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Written by:

Bryan Snow

Editor-in-Cheap of SnowTechStuff. Currently studying at Polytechnic University of the Philippines – Manila as a Computer Science student.

Loves to mingle and write about tech, tho when he’s not working, he’s watching K-Dramas, or videos on YouTube. And he’s always on a budget.

Home » YouTube-mp3.org will shut down after getting sued by record labels
The RIAA named it the 'world's largest audio-ripping website'

A report from site TorrentFreak says that YouTube-mp3.org, considered the world’s largest in terms of audio-ripping, has finally settled with RIAA (a coalition of record labels, including UMG, Sony and Warner Music).

YouTube-MP3.org main page (image from source)

The complaint by RIAA named 304 songs that the RIAA say were illegally audio-ripped using the service (though we are aware that more than that are being ripped every single hour, considering that many people do still prefer downloading through the said website).

The RIAA will also sought $150,000 as damages for every single instance of proven copyright infringement (imagine how much will they get if every single song was proven, multiplied to 304 – as they say), arguing that the said web service had powered illegal content distribution and profited from copyrighted content by collecting ad revenue from its site.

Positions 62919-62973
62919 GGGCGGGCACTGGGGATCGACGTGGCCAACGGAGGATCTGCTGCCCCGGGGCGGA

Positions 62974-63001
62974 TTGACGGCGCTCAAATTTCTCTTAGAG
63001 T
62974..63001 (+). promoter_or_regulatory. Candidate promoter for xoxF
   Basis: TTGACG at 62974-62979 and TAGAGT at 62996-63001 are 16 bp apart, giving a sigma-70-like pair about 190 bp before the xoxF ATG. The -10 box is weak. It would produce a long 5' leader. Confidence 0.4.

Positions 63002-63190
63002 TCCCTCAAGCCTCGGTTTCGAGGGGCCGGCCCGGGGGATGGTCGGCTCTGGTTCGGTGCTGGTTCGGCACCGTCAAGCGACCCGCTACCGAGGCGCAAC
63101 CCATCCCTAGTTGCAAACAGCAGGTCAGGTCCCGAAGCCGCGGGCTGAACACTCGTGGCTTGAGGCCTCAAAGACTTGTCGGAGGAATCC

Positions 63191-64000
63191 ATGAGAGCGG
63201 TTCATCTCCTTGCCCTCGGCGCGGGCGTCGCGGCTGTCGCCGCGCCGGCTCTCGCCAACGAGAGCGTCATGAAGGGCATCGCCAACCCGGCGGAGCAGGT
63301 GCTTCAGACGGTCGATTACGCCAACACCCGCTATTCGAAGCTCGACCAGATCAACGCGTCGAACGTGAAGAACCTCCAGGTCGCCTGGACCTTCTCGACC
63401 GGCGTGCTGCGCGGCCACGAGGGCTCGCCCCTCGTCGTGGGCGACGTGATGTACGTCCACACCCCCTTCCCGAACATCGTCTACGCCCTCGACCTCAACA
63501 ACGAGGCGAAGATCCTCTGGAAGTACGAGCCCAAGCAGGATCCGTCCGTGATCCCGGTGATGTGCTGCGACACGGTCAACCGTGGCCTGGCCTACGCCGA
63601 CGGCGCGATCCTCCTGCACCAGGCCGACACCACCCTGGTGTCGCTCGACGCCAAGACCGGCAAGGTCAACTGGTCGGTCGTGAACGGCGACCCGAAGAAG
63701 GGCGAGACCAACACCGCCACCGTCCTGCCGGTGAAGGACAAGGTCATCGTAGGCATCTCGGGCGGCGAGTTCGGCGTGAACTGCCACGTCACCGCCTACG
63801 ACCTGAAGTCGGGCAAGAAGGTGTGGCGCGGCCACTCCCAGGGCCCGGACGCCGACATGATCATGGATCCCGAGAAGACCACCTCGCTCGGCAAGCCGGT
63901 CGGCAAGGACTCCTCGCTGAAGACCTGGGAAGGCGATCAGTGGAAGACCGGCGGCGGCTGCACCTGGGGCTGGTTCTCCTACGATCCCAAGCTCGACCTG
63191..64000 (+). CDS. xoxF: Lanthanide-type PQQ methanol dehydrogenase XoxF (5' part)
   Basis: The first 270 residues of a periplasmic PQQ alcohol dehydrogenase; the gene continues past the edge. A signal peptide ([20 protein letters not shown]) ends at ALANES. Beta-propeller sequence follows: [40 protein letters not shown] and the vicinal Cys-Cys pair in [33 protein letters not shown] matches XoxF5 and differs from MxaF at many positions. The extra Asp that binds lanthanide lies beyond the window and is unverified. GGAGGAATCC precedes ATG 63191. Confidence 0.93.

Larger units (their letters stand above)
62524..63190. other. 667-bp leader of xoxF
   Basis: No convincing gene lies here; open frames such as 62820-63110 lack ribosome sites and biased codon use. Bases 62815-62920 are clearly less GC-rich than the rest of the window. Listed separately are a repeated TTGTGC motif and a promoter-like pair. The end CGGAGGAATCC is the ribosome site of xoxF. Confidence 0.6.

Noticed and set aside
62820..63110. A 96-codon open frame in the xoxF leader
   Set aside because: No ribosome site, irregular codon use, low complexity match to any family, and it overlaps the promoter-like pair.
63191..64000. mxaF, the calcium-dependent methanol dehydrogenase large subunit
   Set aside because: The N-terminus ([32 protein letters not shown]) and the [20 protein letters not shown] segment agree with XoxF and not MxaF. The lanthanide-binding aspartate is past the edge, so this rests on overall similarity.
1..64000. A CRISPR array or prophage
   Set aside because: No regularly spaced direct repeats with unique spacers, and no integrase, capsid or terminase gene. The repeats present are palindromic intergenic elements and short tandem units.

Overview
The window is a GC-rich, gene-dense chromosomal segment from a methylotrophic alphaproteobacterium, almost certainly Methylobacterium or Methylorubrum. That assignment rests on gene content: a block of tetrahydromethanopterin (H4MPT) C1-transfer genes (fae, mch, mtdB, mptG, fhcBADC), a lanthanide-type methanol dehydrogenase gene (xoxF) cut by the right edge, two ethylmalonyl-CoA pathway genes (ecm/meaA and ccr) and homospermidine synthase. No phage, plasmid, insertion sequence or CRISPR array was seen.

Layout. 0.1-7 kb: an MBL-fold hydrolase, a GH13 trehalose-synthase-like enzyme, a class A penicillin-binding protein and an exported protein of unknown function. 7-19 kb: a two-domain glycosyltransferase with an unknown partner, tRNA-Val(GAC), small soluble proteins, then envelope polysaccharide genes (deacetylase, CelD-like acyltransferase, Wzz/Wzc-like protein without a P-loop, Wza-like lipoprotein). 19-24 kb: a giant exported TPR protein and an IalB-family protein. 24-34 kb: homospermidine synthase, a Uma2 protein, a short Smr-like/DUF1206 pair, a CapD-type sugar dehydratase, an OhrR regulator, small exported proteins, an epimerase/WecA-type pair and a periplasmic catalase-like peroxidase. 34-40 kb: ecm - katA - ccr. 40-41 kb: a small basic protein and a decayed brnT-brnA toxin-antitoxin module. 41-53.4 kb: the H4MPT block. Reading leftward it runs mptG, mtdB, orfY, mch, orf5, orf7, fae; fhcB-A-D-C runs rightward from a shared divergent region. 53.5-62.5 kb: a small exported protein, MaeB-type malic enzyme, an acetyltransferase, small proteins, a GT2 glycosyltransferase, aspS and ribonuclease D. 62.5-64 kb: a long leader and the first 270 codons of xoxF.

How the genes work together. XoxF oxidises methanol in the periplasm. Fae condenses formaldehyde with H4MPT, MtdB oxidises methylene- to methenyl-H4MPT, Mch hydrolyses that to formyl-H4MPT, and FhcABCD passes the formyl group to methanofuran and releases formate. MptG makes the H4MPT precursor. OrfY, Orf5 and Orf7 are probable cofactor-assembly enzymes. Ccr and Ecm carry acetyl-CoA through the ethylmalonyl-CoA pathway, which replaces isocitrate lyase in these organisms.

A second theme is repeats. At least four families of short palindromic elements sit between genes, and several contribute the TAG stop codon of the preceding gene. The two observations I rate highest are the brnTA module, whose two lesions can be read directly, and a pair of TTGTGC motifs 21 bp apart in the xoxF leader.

It also claimed that “tens, or even hundreds, of millions of tracks are illegally copied and distributed by stream-ripping services each month.”

Though the order hasn’t been signed by a judge yet, it shows a decision that’s in favor of the labels, with an undisclosed settlement fee and an order to transfer the domain to a party representing the labels.

If the final judgement / order has been signed (which we expect anytime soon), the site operators should transfer the domain name to RIAA. If the site owner fails to comply, the domain registrar for YouTube-mp3.org would be ordered to shut down the site within 24 hours, and allow for the registrar of record and DNS to be changed within 30 days to a registrar of the labels’ choosing.

For now, the said website is still alive, although trying to use its service results in an error of “We are sorry, this service is not available from your jurisdiction.”

 

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